Legally, you can truly get anything, including new production full autos, if you're a class III dealer (which is very difficult/expensive, but possible).

Anyway, going back to what you cited:

"(B) The term `armor piercing ammunition' means-

(i) a projectile or projectile core which may be used in a handgun and
which is constructed entirely (excluding the presence of traces of other substances) from one or a combination of tungsten alloys, steel, iron, brass, bronze, beryllium copper, or depleted uranium; or

(ii) a full jacketed projectile larger than .22 caliber designed and
intended for use in a handgun and whose jacket has a weight of more than 25 percent of the total weight of the projectile.
Wikipedia says: "The SS190 bullet has a steel penetrator and an aluminum core."

1. It does not seem to violate part (i) as the core is aluminum, not iron? Is that right?
2. It does not seem to violate part (ii) as it's not greater than .22 caliber. Or is it? 5.7mm = .224". Is the definition here .2200000000"? I don't understand the definition of "larger than .22 caliber".

If it's just a case of FN trying to be politically correct... that would mean without any paperwork or class III stuff you could legally load your own SS190 rounds, or a 3rd party manufacturer could make them, right?

Anyone want to contact the ATF and check for sure? I guess I could ;)
 

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So is the SS190 that trickles down the chain legal for civies to buy?

I have seen it at some gun shows before with no purchasing restrictions. Just VERY expensive. :)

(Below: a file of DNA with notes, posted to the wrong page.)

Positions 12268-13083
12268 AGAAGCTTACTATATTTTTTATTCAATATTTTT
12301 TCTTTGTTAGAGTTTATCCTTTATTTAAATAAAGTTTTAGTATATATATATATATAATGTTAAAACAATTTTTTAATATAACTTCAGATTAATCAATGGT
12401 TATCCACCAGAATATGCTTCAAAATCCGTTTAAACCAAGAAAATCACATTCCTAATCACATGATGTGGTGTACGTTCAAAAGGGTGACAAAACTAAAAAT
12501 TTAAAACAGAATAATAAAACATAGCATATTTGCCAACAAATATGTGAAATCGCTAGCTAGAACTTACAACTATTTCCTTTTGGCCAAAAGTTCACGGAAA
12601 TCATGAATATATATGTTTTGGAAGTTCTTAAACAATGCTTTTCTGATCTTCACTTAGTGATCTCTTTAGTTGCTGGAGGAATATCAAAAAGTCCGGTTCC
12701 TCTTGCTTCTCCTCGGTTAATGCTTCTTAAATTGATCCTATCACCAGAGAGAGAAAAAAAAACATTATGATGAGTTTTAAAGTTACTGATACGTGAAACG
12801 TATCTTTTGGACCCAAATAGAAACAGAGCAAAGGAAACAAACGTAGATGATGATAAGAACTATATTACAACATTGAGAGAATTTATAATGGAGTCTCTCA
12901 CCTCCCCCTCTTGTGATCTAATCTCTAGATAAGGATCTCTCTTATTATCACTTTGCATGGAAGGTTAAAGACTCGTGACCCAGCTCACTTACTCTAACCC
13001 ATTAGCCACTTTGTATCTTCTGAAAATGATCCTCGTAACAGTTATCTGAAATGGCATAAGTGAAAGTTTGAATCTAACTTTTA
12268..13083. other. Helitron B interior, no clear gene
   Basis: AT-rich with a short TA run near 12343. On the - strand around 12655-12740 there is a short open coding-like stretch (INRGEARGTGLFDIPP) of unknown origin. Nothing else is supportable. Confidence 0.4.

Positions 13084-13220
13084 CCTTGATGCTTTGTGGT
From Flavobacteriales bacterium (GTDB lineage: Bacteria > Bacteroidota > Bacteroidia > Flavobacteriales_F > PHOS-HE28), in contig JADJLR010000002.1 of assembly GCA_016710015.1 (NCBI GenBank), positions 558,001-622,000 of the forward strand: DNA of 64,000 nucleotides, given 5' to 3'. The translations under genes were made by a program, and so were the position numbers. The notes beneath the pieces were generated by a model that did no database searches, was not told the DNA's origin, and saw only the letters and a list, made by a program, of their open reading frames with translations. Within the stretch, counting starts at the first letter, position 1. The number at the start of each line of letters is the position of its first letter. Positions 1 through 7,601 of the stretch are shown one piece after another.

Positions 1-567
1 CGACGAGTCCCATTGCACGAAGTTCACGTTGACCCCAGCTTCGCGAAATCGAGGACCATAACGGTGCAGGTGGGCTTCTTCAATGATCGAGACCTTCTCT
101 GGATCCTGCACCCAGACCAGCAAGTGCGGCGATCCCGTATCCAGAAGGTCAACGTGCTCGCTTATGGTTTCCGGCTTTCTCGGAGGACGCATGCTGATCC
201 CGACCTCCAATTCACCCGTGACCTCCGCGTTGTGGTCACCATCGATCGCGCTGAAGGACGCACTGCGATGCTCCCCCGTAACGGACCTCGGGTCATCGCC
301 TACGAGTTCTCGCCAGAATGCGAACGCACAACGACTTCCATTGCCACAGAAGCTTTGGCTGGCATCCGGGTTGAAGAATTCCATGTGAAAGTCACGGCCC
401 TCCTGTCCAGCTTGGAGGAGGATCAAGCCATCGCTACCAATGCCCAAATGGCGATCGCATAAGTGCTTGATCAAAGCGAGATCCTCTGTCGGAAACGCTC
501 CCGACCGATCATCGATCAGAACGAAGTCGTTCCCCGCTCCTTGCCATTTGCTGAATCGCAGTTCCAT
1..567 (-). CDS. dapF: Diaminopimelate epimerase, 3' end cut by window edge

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Frangible said:
2. It does not seem to violate part (ii) as it's not greater than .22 caliber. Or is it? 5.7mm = .224". Is the definition here .2200000000"? I don't understand the definition of "larger than .22 caliber".
If the law on the books states .22 caliber and not .220000 caliber, it means all the way up to .229999999999999 caliber is considered .22 caliber. The next higher caliber .25 caliber would cover .250000000 thru .25999999999 caliber. However, there was a .23 caliber produced in the early 1900's but I do not think that a .23 caliber is manufactured anymore. I may be wrong (probably am) but looking through most laws on the books, they read as .23 caliber and higher when identifying a round that is larger than .22 caliber.

Do a google search on .23 caliber and you'll see some of the laws that refer for calibers larger than .22
 

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Seems to me one could simply get a good kinetic hammer, pull the 5.7x28 bullets out and then reload them with 62gr SS109 (5.56x45) from the M16/AR15 round?
 

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If you want to make a subsonic round then yes. 62gr is pretty heavy so it wouldn't go supersonic.
I remember a thread somewhere here talking about what you are suggesting but I refuse to see the "search button" :lol: so I am not going to even suggest that. I would say ask wildeye111 or MO for confirmation since they are the resident experts on reloading.
 

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Re: Ammo

tqtran said:
member548 said:
I thought any .22 bullet and under, no matter what fired it, or what it was made of was considered AP by the ATF.
I think you might want to edit your statement there. From what you said, a .22lr is AP :lol:
it is to freaks like Sarah Brady...